Data security, information security and data privacy in healthcare were the hot topics in June. At this point, I don’t want to go too much in search of clues, analyze reasons or even point the finger in any direction. On the contrary. I have a constructive suggestion: let’s work together.
In June, apetito, the food supplier for retirement homes and hospitals, was hit: Denial of Service – out of service. As the company itself announced, it no longer has access to its IT-based systems following a cyber attack. The bad thing about this from my point of view – and thus the reason why I am taking up this topic for Quo Vadis Digital Health in June: It can affect anyone. We remember a similar attack on CompuGroup Medical at the end of last year. Because regardless of the industry, cybersecurity and hackers are in a permanent arms race – which means there is no such thing as one hundred percent security and probably never will be.
Yet IT security is just one of the issues we need to address more intensively as healthcare goes digital. At least as relevant: Data privacy and information security. While the Berlin data protection authorities are investigating the allocation of appointments for Corona vaccinations, the KBV Bremen is the first association of panel doctors to abolish the fax for personal data without further ado. Reason: not DSGVO-compliant. This step is exciting for two reasons. First, the GDPR already excludes faxing if a document contains a name, for example, and second, the Europe-wide regulation has been in force since 2018. So we can be curious when other players in the healthcare sector will also recognize this dilemma.
Digital health at the crossroads?
But that’s not what I want to talk about here today. What I am concerned with is user trust. And from my point of view, the above points indicate that we are at a sensitive juncture that will determine the direction in which the further digitization of healthcare will develop.
Because let’s not kid ourselves: As a digital healthcare specialist, you may be breathing a sigh of relief these days that your own IT systems have not been hit or that you yourself have been targeted by the data protection authorities. However, this should not obscure the fact that we are all in the same boat. With every negative report, with every attack on critical infrastructure, with every potential data leak, we always lose a little trust among users – and by we, I mean the industry as a whole.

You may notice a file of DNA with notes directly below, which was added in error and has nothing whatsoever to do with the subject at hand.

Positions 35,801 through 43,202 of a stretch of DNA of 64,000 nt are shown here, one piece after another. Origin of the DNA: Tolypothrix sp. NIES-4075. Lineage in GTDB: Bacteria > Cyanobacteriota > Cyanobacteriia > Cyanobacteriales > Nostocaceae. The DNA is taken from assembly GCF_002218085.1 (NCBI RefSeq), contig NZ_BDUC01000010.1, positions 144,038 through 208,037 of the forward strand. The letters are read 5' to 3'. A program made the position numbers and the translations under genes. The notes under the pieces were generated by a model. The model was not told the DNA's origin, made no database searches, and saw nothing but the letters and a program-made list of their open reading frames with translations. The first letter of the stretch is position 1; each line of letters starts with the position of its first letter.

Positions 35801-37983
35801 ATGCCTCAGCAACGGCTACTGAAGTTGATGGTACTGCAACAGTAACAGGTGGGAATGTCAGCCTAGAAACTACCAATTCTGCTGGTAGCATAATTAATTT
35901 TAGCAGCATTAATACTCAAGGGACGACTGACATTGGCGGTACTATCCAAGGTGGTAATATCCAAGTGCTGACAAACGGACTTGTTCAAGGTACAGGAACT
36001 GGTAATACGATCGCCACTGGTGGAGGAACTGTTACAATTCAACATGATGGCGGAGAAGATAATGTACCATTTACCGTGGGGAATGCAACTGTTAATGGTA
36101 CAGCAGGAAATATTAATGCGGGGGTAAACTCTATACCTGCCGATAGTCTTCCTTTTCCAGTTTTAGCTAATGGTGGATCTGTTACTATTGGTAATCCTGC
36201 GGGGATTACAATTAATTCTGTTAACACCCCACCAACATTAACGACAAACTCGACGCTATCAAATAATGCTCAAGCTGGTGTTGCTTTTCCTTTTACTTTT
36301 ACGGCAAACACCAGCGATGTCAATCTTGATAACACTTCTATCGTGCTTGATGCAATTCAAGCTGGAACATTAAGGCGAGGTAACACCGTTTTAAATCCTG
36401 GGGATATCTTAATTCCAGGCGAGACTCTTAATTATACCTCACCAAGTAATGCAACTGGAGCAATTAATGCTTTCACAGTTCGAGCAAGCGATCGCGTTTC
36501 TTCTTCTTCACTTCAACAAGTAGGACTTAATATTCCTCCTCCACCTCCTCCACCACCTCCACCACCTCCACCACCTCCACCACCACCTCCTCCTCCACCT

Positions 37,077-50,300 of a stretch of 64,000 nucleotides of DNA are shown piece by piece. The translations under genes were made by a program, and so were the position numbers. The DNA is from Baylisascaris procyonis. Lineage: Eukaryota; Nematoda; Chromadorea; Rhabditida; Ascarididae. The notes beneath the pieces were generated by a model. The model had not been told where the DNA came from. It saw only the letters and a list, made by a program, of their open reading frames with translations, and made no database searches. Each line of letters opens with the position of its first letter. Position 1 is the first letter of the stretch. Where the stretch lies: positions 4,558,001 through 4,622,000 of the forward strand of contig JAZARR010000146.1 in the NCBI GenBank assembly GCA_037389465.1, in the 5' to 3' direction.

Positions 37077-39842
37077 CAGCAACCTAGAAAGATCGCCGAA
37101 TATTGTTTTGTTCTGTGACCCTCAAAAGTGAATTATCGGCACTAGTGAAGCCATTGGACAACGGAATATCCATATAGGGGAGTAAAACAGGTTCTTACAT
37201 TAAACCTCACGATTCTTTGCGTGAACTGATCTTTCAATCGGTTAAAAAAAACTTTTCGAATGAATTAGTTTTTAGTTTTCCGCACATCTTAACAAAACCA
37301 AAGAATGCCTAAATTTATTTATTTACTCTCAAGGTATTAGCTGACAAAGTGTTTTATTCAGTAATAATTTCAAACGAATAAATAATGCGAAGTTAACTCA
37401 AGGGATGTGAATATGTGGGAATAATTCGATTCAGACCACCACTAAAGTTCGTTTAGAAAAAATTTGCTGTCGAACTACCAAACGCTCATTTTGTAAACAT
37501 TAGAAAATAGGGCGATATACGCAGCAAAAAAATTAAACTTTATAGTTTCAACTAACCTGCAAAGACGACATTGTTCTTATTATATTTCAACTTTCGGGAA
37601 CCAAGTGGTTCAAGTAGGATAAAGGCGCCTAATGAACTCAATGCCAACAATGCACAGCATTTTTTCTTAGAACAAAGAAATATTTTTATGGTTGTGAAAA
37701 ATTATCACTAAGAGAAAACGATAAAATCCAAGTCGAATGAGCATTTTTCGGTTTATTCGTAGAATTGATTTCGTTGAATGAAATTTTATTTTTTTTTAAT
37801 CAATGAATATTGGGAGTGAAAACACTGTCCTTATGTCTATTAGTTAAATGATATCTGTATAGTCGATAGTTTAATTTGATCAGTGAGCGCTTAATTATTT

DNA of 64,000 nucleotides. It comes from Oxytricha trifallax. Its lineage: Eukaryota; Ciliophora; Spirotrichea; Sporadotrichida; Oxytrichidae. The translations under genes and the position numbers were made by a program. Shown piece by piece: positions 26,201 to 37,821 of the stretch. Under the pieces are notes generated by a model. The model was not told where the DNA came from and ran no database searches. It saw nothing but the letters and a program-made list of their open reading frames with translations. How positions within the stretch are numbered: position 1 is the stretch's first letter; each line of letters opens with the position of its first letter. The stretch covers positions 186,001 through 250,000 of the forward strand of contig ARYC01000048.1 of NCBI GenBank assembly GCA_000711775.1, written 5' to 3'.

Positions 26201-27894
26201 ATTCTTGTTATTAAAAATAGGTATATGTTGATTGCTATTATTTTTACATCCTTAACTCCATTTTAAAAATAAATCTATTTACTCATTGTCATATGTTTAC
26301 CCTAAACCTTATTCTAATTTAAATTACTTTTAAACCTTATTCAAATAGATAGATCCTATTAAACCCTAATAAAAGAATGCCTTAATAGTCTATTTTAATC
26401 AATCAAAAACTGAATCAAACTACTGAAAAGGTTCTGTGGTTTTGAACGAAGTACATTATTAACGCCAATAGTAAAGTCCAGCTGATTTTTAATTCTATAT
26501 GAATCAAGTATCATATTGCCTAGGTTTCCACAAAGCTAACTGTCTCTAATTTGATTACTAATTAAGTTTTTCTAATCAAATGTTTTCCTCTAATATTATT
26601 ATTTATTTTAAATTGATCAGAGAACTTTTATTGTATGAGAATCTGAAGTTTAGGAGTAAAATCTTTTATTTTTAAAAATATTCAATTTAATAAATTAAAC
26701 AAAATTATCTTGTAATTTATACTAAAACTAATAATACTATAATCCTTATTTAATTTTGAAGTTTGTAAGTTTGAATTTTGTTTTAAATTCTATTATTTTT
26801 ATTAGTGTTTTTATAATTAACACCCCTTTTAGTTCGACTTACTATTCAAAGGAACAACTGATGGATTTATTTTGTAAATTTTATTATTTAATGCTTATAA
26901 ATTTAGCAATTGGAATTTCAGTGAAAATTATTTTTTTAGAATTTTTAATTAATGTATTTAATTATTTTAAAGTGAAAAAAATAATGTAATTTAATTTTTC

This is fatal insofar as we in the healthcare sector did not necessarily enter the race with a huge leap of faith. On the contrary: Germans in particular are quite distrustful with regard to their health data. While it is more or less accepted that private e-mail addresses are only private to a limited extent, people in this country do not want to accept this circumstance when it comes to health data – and rightly so. Of course, we can now discuss the degree of data protection in non-digital solutions. But that does not reduce the initial skepticism of users. It is therefore all the more important that we allow the tender seedling called trust in digital health to blossom and not nip it in the bud.
The principle of insurance
The fact that we are all in the same boat can support us in this. What I’m alluding to is the “maritime loan” of the Greeks, dating back some 3,000 years before Christ and the basis for understanding our insurance today. Even then, shipowners recognized that it was wiser to transfer the risk of losing a ship and thus its valuable cargo to a risk pool. No matter whose ship did not survive the crossing in one piece, the community paid for it as a whole.
This is not to say that we as an industry should now compete with the insurance industry, no, cobbler stick to your last. However, we should consider how we can face the challenges together. And in my view, this can be done much better with cooperation, partnership and collaboration than on our own. This is an appeal to share experiences, expertise and ideas. Let’s have joint hackathons, let’s talk about attacks and vectors, let’s work together on solutions. Because only if we as an industry stand for the highest level of security and work together on a good reputation, can we convince the medical profession, the nursing staff, the administrative management, the IT department and ultimately the patients of our ideas, approaches and solutions.
Profitability and partnerships are not mutually exclusive
Of course, every company starts out with the goal of profitability, and to a certain extent there is always competition within an industry. However, I think that we are moving into a time in which high market entry barriers, silos or compartmentalization no longer lead to the goal. We are breaking new ground in so many places that cooperation is becoming a classic win-win. Or to put it another way: If users do not trust new technologies and digital solutions in healthcare, everyone loses. We should think about this and work together. Because here, too, we have an incredible opportunity. And why not take a completely new path when you’re moving off the beaten track anyway?